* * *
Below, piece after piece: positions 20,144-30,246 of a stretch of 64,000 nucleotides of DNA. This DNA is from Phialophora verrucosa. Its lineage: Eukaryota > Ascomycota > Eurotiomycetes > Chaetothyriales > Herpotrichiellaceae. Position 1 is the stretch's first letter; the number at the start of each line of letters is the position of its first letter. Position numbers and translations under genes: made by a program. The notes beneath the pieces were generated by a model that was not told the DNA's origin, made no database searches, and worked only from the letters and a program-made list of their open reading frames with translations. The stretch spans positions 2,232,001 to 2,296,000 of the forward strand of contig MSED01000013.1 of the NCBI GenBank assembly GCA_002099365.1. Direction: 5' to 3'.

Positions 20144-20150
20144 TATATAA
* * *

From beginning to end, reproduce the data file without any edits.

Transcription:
Below, piece after piece: positions 20,144-30,246 of a stretch of 64,000 nucleotides of DNA. This DNA is from Phialophora verrucosa. Its lineage: Eukaryota > Ascomycota > Eurotiomycetes > Chaetothyriales > Herpotrichiellaceae. Position 1 is the stretch's first letter; the number at the start of each line of letters is the position of its first letter. Position numbers and translations under genes: made by a program. The notes beneath the pieces were generated by a model that was not told the DNA's origin, made no database searches, and worked only from the letters and a program-made list of their open reading frames with translations. The stretch spans positions 2,232,001 to 2,296,000 of the forward strand of contig MSED01000013.1 of the NCBI GenBank assembly GCA_002099365.1. Direction: 5' to 3'.

Positions 20144-20150
20144 TATATAA